While these messages may very well inspire many people, others see these banal lines as a cop-out – meaningless babble when what we desperately need is accurate information. However, calls for “speaking truth to power” are often countered with another cliché, “now is not the time for politics”.
The polarization of language
As divisions between different viewpoints deepen, the gravity of a crisis is reflected in our choice of words; adjectives like “incompetent” no longer cut it. The worsening of the pandemic in the UK saw the critics of Boris Johnson (UK Prime Minister) take to Twitter and get the colorful #BorisTheButcher trending, while Johnson’s supporters were affectionately calling him the #PeoplesPrimeMinister.
The gulf between the admirers and critics of President Donald Trump has similarly deepened, with his supporters finding comfort in their trust in their leader while his critics’ despair grows day by day.
This kind of hero vs. villain language is not reserved to politics either. Many people are also keeping a keen eye on the behavior of businesses and even their own neighbors during this pandemic, with “naming and shaming” rampant on social media. How long the effects will linger after the crisis is over remains to be seen.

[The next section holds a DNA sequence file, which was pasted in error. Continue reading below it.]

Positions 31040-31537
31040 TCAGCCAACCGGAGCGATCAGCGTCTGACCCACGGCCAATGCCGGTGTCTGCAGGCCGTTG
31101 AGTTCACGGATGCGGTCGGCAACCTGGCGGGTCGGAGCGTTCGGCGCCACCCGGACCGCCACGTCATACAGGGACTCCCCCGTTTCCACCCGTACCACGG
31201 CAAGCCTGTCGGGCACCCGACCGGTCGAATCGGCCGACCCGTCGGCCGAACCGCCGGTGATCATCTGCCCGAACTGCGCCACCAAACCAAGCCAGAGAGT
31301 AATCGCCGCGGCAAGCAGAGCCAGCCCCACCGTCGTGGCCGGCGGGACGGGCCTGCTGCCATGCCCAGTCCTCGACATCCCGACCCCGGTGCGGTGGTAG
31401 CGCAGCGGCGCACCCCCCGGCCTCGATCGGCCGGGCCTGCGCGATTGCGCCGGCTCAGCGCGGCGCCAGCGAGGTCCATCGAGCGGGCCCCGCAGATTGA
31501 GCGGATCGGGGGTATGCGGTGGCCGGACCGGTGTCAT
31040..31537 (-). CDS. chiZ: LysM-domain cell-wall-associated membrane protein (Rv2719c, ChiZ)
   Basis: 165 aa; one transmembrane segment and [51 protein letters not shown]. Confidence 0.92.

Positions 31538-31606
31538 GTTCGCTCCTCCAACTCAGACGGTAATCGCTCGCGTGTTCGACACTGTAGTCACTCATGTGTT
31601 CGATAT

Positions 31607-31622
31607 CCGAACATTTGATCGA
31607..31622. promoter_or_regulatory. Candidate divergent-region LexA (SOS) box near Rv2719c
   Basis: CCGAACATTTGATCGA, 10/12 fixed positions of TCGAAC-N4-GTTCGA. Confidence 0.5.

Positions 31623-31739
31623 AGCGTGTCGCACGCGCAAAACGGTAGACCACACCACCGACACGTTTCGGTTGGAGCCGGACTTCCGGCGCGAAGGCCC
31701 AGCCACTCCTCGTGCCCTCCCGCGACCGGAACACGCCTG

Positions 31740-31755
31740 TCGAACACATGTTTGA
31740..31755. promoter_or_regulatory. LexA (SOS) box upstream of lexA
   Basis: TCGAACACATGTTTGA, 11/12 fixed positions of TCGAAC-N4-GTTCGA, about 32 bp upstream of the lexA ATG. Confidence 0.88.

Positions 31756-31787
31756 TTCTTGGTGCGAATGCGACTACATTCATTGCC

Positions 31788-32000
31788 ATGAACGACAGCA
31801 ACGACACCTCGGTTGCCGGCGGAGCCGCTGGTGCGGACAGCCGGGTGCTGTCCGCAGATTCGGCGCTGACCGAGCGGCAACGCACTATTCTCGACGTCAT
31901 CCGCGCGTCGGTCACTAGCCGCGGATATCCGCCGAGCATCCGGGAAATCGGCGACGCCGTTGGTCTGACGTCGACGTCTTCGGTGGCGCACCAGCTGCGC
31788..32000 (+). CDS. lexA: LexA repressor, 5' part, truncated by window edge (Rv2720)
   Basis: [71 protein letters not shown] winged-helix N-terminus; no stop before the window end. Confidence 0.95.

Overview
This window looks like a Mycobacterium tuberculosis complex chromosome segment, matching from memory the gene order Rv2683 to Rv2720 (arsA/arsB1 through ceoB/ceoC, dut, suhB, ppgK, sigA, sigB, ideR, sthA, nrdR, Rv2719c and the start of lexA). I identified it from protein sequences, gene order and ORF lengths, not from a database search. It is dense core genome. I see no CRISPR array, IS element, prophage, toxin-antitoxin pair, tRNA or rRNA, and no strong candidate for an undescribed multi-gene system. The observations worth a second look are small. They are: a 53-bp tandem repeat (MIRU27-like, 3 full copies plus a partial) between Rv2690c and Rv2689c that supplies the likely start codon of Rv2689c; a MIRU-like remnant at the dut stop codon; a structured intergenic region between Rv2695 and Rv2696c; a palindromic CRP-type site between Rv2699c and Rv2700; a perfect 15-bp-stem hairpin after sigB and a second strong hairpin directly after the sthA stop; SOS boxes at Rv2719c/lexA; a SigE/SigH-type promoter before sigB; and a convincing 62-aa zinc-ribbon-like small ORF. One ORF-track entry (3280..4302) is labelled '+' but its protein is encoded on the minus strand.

When words lose their power
The type of language we use in testing times matters – or at least it does in that other crisis that has taken a backseat in news coverage and conversation since the COVID-19 pandemic started to dominate the headlines. Research shows that when it comes to climate change, the media has the power to shape public perception, affect behavior, and influence policy with its choice of terminology. And it appears that we have become desensitized to the terms “climate change” and “global warming” – they just don’t sound that alarming anymore.
In order to represent the gravity of climate change more accurately, The Guardian has updated its style guide. The new preferred terms include “climate emergency”, “climate crisis” and “climate breakdown”, while “global heating” is favored over the more benign-sounding “global warming”. And while we’re not there yet, warnings about a “climate apocalypse” have appeared in the papers, too.
The comfort factor of clichés
There’s been talk in Europe of replicating the “Blitz spirit” of WW2 in the face of the COVID-19 crisis. A few old wartime photos have resurfaced in the social media as a result, and in one of them, a woman sits on top of a pile of rubble sipping tea. Clichés are, perhaps, the linguistic equivalent to a warm, comforting drink among destruction; a way to cling on to a sense of normalcy despite fear and uncertainty. If so, it could explain why mundane hashtags like #MotivationMonday are still very much alive on social media and show no sign of going away.
It’s likely that, as with so many aspects of life, whatever the world looks like after coronavirus has been contained and overcome, it will have left a lasting effect on our language.
Not sure if your language is hitting home? Consider an external communication audit to make sure your customers are getting the right message, and/or an internal communication audit to ensure your team is all on the same page.